Clients expect something from your work— otherwise, why commit? This easy formula lets you promise concrete results without feeling out of integrity.
Were you already champing at the bit when you graduated, or did you wonder if you were ready?
Both are usual, and no matter what you felt, it was probably accompanied by some overwhelm at getting a business off the ground. Regardless of modality, most practitioner training programs don’t include time to teach what you really need to know about building a business, so it can seem daunting when you first set off on your own.
For instance, since most practitioners don’t like the idea of owning a business, most devote an extraordinarily small amount of time to that! You may be stumped by trying to figure out what you should focus on first:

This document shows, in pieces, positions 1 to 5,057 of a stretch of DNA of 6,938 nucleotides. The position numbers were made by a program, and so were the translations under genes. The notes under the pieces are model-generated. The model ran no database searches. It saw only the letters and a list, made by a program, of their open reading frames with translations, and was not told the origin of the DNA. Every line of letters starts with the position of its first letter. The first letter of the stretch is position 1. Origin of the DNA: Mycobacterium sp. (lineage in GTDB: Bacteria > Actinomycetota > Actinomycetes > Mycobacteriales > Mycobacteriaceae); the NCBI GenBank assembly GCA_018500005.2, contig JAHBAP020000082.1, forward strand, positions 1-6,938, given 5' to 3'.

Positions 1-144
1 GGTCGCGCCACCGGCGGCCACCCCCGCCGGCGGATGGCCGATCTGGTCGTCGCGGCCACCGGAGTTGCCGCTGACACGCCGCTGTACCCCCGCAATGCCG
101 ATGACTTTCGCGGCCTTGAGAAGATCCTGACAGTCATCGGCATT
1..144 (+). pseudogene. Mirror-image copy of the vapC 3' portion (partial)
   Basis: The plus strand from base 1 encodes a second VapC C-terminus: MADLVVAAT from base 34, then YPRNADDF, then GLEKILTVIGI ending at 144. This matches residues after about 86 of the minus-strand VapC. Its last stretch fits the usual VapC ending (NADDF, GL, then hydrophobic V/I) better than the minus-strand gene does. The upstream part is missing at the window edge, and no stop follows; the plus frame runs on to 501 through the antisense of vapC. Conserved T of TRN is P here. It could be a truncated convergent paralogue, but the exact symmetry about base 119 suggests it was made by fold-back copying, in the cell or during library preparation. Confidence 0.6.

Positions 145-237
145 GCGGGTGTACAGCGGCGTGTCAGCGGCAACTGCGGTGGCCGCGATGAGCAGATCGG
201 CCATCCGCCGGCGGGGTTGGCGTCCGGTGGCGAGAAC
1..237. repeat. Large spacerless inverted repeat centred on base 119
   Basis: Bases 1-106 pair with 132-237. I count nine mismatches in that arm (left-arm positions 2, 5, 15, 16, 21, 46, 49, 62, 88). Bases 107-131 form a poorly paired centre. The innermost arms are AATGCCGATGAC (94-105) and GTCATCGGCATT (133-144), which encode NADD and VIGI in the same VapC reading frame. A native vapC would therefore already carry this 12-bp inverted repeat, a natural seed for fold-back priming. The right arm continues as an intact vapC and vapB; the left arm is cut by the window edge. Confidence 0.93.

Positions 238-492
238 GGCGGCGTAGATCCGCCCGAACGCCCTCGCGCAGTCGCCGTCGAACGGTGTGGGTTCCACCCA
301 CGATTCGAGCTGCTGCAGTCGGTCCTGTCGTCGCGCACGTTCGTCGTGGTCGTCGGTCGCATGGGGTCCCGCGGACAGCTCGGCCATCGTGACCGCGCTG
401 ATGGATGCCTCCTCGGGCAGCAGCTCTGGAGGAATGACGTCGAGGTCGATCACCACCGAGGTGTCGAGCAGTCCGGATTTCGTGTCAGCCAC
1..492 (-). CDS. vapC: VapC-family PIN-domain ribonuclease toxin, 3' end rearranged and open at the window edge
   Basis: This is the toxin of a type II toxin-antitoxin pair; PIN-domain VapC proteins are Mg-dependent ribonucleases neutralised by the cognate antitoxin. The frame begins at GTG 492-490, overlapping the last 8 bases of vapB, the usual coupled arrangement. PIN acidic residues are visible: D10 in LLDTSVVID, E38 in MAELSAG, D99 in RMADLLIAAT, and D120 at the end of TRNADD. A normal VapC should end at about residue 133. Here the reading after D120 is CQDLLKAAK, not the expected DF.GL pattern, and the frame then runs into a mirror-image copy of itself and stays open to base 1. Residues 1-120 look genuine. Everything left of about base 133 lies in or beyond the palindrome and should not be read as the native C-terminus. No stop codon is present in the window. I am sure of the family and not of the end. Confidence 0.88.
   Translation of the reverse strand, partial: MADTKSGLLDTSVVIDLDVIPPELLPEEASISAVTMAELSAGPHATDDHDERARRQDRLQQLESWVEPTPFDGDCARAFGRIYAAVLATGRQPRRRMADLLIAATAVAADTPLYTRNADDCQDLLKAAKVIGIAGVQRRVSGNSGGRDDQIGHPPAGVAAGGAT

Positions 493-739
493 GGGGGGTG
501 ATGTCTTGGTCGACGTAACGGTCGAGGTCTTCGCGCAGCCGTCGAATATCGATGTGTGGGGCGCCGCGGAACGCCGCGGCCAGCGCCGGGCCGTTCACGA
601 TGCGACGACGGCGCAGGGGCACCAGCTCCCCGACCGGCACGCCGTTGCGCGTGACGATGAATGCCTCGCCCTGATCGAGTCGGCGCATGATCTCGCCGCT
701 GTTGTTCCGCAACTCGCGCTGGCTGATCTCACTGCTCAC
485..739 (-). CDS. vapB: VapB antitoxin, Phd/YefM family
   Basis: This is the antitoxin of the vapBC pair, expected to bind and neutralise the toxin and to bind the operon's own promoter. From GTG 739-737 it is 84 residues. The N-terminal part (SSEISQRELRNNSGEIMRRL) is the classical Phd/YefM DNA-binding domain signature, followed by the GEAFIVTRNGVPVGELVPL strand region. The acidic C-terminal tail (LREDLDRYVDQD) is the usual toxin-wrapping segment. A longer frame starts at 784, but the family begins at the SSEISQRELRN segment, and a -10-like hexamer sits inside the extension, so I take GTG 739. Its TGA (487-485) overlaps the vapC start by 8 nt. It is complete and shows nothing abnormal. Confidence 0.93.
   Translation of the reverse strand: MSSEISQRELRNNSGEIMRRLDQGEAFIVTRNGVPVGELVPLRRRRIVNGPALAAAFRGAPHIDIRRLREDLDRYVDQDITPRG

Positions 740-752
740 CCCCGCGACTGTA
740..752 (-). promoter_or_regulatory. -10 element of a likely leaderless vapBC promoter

- Learning to build your own website?
- Getting 10,000 business cards printed?
- Renting a full time studio?
- Quitting your job?
- Signing up for a business phone, credit card, checking account?
The way I look at it, the real question is:
What are the business “things” you really need to take care of, and which ones can you ignore without much consequence?
That’s why I’ve put these articles in this section—they are related to basic business themes and what you need to pay attention to as you get your business off the ground, so that you can focus on what you really need to do: GET CLIENTS who will help you build your confidence, increase your experience, and help you discover how you want to shape your practice.
You’ll find posts on money, gremlins, schedule, systems that help your business, procrastination and many more business-oriented topics.
1. Build Programs
This is private work with me and it’s by invitation only. I offer it to people who have been working with me and to select new people combined with Heart to Heart.
There ARE blog posts that relate to this level of work.